Joseph Kuchta, while socializing with friends at Gilley’s Nightclub in Sparks, Nevada, observed the operation of a mechanical bull. He expressed interest in a gentle ride like the ones he had observed, termed a 2 out of a possible 10 in roughness. The employee demonstrated how easy a slow ride was and Kuchta agreed to do it. He was required to sign a liability waiver which stated the potential risks and possible injuries involved in riding the bull, including broken bones. In it, he also released Sheltie Opco from any and all liability for injuries or negligence that occur from all risks, both known and unknown.
According to Kuchta, once on the bull, the ride was initially slow, but after about 20 seconds, the operator significantly increased the speed and violence of the bull’s movements. He was thrown off and suffered a fractured pelvis. He sued alleging negligence, negligence per se, negligent hiring and respondent superior, negligent supervision, negligent entrustment, and battery.
Sheltie Opco moved for summary judgment on all claims, arguing there was no genuine issue of fact because Kuchta expressly assumed the risks of the ride when he signed the waiver. The district court granted Sheltie Opco’s motion for summary judgment.
On appeal (Kuchta v. Sheltie Opco, LLC, 2020), Kuchta argued that he expressly assumed the risks of a gentle ride – not all of the risks on the waiver. The court noted that a in Nevada, a waiver is a “valid exercise of the freedom of contract.” Further, it said waivers are generally enforceable provided the contract meets four standards:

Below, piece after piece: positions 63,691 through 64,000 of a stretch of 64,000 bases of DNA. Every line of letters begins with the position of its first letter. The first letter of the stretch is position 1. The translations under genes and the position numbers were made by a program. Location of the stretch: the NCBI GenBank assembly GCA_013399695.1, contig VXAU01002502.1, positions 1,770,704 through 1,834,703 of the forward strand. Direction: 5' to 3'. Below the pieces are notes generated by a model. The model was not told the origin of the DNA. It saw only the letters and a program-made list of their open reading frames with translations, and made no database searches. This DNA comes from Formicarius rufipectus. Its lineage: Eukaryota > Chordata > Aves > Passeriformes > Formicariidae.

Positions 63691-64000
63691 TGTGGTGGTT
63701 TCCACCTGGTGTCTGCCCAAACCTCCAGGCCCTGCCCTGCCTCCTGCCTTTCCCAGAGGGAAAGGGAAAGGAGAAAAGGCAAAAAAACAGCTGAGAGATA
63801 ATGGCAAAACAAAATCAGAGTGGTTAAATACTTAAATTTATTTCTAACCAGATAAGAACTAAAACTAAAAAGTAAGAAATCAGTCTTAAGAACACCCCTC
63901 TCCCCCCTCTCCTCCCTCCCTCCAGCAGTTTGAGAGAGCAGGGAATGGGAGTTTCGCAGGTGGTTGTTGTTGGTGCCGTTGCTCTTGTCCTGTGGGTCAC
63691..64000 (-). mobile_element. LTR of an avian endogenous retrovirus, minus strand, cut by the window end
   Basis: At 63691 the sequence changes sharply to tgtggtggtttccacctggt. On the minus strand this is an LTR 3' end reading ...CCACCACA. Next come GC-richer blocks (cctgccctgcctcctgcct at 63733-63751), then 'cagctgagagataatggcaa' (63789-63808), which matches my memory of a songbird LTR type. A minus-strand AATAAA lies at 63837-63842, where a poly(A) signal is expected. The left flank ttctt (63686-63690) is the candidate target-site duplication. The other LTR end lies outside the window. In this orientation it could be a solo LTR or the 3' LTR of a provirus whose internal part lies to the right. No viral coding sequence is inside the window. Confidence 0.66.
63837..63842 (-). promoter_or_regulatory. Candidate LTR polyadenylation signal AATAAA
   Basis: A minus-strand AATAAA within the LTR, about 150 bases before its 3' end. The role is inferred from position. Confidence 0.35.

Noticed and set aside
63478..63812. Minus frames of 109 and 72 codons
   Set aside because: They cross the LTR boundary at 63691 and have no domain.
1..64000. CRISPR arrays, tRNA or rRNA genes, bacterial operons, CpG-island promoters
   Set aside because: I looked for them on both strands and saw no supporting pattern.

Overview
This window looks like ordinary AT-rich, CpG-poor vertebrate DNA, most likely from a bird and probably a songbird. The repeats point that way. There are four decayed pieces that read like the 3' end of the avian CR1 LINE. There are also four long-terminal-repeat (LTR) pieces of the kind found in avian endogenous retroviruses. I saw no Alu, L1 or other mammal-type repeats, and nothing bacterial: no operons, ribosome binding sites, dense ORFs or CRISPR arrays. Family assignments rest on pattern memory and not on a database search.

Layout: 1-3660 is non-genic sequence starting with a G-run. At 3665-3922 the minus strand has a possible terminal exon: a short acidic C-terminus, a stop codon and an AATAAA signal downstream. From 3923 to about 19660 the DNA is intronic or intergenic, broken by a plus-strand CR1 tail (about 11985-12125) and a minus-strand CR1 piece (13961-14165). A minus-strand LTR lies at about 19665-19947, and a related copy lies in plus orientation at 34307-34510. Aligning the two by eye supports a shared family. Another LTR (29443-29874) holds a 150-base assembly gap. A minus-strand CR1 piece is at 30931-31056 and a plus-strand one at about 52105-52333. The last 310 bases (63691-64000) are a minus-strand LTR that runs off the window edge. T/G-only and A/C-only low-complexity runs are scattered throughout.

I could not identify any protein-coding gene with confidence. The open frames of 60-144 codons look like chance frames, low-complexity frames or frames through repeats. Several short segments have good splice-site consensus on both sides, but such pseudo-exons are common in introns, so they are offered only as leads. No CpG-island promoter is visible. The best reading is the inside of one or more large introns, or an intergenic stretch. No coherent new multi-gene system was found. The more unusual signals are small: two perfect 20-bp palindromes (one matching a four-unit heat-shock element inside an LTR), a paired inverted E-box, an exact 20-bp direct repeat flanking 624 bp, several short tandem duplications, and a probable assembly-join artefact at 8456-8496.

(1) Contracts providing for immunity for liability for negligence must be construed strictly since they are not favorite[s] of the law . . . ;
2) such contracts must spell out the intention of the party with the greatest particularity . . . and show the intent to release from liability beyond doubt by express stipulation and no inference from the words of general import can establish it . . .
(3) such contracts must be construed with every intendment against the party who seeks immunity from liability . . .
(4) the burden to establish immunity from liability is upon the party who asserts such immunity . . . .
In looking at the waiver, the court found
FULLY RELEASE FROM ALL LIABILITY ARISING FROM MY PARTICIPATION IN THE MECHANCIAL BULL RIDING PROGRAM the Nugget Hotel and Casino, Gilley’s, and their respective owners . . . . I AGREE NEVER TO SUE ANY RELEASEE . . . for any cause of action arising from my participation in the MECHANICAL BULL RIDING PROGRAM . . . . ALL PROVISIONS OF THIS AGREEMENT APPLY IRRESPECTIVE OF AND EVEN IN THE CASE OF [ ] NEGLIGENCE . . . .
Nevertheless, the court added that it must determine whether Kuchta expressly assumed the risks contemplated in the waiver. It noted that there are two aspects to assuming a risk:
1) “… there must have been voluntary exposure to the danger and
2) … there must have been actual knowledge of the risk assumed.”
The court went on to say that actual knowledge involves
1) the nature and extent of the injuries,
2) the haste or lack thereof with which the release was obtained, and
3) the understandings and expectations of the parties at the time of signing.”
The court discussed that “… the parties appeared to have agreed to a separate oral agreement concerning the speed of or difficulty of the ride that does not contradict the express terms of the waiver.” It added that there is no evidence that the operator had authority to make such an agreement, thus there is a factual question regarding the waiver.
In conclusion, the court ruled that summary judgment was inappropriate and sent the case back to the district court for trial. (For those who disagree, one judge agreed with you and added a long dissent arguing the summary judgment ruling was correct.)
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